Fire Island has long been known as a summer getaway for New Yorkers, who flock to the 30-mile-long, quarter-mile-wide sand bar that protects Long Island from the Atlantic Ocean. But this string of villages and resorts 50 miles away from New York City also became a laboratory for modern and experimental architecture. Many of the homes included sustainable and passive design features before those terms became part of our vocabulary. One talented architect, whose work until recently was largely forgotten, not only has left a lasting impact for his ideas on how homes could be sustainable, but also had a leading role in gay culture during what now are often seen as the halcyon days bookended by Stonewall and the 1980s AIDS crisis.
Horace Gifford was born in 1932 and was raised in Florida, where his family had developed the town of Vero Beach. His time growing up on Florida’s beaches left a lasting impact on him as he trained as an architect in college. He never finished his education as an architect so he had to rely on his peers to sign off on his work, but Gifford began to earn a stellar reputation after he arrived at Fire Island in the late 1950s.
At that time, the section of the island now known as Fire Island Pines had little more than a collection of shacks that were cobbled in Long Island then floated across the water. But this village’s landscape changed as Gifford developed a clientele of well-off gay men who sought escape from the confines of Manhattan on the rustic dunes of Fire Island.
Gifford was determined to build the homes his way by rejecting the formal, tidy New England style of Cape Cod and Martha’s Vineyard. He also wanted nothing resembling the mansions of the posh Hamptons. Eschewing painted surfaces, fences, lawns or any other features that smacked of 1950s suburbia, Gifford’s designs relied mostly on cedar and glass so they would blend with the local landscape. Since Fire Island was free of cars, he wanted his homes to contrast with the boardwalk that was the main thoroughfare of Fire Island: When owners and visitors approached a home, he wanted them to feel reconnected with nature while they zigzagged among trees before they reached the house’s entrance.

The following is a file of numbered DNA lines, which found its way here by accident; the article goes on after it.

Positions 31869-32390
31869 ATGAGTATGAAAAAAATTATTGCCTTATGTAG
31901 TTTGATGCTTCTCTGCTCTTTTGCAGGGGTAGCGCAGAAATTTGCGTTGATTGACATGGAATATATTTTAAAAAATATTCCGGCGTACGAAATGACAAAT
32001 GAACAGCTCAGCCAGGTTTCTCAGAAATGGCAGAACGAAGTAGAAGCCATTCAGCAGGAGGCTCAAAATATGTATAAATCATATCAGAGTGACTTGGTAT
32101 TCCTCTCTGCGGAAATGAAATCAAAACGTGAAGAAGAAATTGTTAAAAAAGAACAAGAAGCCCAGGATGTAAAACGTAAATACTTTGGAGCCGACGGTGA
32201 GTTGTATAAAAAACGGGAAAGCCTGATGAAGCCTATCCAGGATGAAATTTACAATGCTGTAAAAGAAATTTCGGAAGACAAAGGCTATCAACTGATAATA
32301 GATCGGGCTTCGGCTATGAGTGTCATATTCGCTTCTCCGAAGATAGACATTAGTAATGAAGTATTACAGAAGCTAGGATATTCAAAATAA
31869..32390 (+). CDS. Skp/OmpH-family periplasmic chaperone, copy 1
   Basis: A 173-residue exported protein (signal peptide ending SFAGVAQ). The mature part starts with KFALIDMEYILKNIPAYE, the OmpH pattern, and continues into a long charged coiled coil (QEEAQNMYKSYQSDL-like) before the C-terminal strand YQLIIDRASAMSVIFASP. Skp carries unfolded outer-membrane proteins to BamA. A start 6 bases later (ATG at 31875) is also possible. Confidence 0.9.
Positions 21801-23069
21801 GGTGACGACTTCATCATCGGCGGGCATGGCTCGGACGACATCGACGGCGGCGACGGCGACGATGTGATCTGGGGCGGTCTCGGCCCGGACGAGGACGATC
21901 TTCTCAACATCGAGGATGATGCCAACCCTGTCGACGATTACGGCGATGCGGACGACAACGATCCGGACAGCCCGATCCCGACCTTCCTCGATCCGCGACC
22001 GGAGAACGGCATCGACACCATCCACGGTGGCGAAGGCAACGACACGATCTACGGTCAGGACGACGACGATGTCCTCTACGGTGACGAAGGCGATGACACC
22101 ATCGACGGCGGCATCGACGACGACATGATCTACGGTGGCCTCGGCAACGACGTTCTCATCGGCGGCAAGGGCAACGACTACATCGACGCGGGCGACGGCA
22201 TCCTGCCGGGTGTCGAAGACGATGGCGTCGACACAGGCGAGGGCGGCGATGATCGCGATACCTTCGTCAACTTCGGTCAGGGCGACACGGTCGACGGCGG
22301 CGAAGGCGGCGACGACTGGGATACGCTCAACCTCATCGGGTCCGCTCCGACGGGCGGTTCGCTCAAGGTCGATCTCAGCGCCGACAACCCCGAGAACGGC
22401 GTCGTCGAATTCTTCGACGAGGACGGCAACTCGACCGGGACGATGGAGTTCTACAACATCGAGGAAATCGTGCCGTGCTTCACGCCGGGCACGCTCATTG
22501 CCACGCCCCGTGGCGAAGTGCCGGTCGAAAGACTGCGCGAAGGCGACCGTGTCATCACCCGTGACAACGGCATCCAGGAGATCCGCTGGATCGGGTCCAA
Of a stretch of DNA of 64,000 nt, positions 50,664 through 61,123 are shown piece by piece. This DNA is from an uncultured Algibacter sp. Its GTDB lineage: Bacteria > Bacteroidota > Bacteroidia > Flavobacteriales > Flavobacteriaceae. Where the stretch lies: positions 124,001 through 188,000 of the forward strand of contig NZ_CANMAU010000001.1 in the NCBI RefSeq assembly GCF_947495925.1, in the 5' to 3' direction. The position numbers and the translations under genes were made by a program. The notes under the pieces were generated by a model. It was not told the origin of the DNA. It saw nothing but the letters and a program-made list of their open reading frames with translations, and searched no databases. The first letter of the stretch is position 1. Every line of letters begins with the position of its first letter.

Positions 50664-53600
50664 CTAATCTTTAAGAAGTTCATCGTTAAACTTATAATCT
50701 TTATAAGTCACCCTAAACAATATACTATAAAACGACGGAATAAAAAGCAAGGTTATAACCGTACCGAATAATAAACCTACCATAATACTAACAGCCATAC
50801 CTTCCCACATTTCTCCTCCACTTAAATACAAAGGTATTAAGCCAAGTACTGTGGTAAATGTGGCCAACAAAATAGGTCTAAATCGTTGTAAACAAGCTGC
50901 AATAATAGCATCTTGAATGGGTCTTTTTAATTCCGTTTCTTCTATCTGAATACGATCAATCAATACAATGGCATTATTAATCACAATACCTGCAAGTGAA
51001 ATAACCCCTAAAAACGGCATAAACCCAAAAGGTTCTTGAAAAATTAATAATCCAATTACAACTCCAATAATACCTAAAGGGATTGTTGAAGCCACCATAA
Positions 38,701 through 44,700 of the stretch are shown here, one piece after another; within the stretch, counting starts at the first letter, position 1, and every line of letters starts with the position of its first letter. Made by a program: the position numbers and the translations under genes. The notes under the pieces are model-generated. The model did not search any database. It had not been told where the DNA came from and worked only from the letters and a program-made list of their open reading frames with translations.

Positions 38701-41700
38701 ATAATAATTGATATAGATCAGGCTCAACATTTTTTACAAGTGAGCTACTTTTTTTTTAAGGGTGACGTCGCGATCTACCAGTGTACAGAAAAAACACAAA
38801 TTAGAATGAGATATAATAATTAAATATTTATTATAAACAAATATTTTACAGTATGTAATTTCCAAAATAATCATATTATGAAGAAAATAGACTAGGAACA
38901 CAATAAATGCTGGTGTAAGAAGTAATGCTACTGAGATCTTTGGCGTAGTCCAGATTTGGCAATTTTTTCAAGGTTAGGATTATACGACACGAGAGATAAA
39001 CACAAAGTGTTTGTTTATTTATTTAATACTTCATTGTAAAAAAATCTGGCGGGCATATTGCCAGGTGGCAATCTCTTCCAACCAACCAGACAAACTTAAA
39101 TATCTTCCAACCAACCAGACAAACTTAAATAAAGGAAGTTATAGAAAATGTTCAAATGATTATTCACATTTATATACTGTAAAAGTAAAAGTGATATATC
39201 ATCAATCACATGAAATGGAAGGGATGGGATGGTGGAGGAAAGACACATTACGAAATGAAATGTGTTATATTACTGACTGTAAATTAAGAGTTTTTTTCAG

Instead of sprawling homes with large and ostentatious rooms, Gifford cajoled his clients into accepting houses that, on average, were not much more than 1,000 square feet. Many houses showcased a breezeway that allowed air to flow into the living spaces, which often boasted an open floor plan. Gifford wanted minimal barriers between rooms, so the living room, dining room and kitchen would often be one large space. Closets often lacked doors so collections of possessions would be kept to a minimum. And at a time when being gay was still largely unaccepted, there was a metaphorical explanation to Gifford’s omission of closet doors as well. But like the larger-than-life personalities for whom he designed, there was still a sense of the dramatic and grand: Small spaces were balanced by tall, soaring ceilings, and interior spaces often jutted over sand dunes.
“Someday we will learn to live with nature instead of living on nature,” Gifford was often heard saying, a harbinger to what many within today’s sustainable architecture and design emphasize in their work. Gifford ended up designing about 40 homes in Fire Island Pines and another 20 elsewhere on Fire Island between 1961 and 1981.